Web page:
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Retired Members Conference 2010

 

Retired members told not to forget what the Tories did to pensioners

10th February 2010

 

Labour MP Geraldine Smith encouraged retired members to support the Labour Party at the next election while putting in a plea for more "ordinary people" to stand for Parliament.

Addressing the retired members conference, Geraldine warned that whatever the negativity surrounding the Labour Party, the vista of a new Conservative government was worse.
The Labour MP for Morecambe and Lunsdale recalled there was more grass roots trade union representation in Parliament when she was elected in 1997. "That has changed, we need positive discrimination for the working class in Parliament," said Geraldine, who praised Prime Minister Gordon Brown for taking the right decisions, like part nationalising the banks at the time of the economic crash.
She warned that a Conservative Government committed to making cuts would land the country back in recession. "We need to grow our way out of recession, not make cuts which is what you will get with the Conservatives," said Geraldine, who warned a Tory government would bring a repeat of the 1980s with attacks on public spending and the public sector.

General Secretary Billy Hayes also picked up the theme of how much worse life would be for pensioners and trade unionists under the Tories.
Billy highlighted how those in the media set on delivering David Cameron to 10 Downing Street had sought to blame the Labour Government for the actions of the banks and the results of neo-liberal policies. "The banks were so deregulated no one knew what they were doing. The financial crash brought down the whole economy into recession," said Billy, who reiterated that although Gross Domestic Product had reduced by five per cent over the last 12 months and tax receipts had plummeted the actions of the government had avoided a much worse crisis. "Only renewed investment will take the economy out of recession," said Billy, who attacked the failure to make the bankers pay whilst freezing pensions.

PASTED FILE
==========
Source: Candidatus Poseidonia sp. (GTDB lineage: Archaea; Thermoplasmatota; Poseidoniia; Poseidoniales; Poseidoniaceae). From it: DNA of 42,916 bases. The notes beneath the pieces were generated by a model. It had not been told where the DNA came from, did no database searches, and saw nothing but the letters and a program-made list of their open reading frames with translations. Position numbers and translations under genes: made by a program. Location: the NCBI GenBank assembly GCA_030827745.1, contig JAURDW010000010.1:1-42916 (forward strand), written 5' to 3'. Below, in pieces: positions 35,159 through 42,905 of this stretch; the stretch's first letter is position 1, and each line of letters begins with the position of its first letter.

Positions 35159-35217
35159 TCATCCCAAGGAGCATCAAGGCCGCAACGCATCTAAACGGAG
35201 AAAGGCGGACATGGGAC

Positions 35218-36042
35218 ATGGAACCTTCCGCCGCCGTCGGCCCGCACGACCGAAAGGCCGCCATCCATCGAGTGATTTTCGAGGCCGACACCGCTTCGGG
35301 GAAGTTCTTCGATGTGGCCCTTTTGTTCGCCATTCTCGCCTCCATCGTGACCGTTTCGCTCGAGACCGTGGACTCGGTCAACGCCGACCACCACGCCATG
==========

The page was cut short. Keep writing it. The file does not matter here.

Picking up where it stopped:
The GS argued that if the government needed to find money for pensioners then it should scrap some of its wasteful projects like the renewal of the Trident nuclear programme and ID cards. "Make no mistake though the Tories will cut services and attack pensions," said Billy.

The GS welcomed the manifesto of the National Pensioners Convention, calling for the pension to be raised above poverty levels and for the winter fuel allowance to rise to £500.
During debate, there was an impassioned plea from Kathy Leech of Scotland Number 1 in defiance of government proposals to change the state pension to a means tested benefit.

Kathy argued the pension was not a benefit, it was something everyone contributed to through via national insurance. "The state pension in the UK is one of the lowest in Europe, £160 odd below the minimum wage," said Kathy, who warned that pensioners had votes and would remember such moves come the election.
Ernie Purkis for the Retired Members Advisory Committee (RMAC) declared "means testing is curse on our society."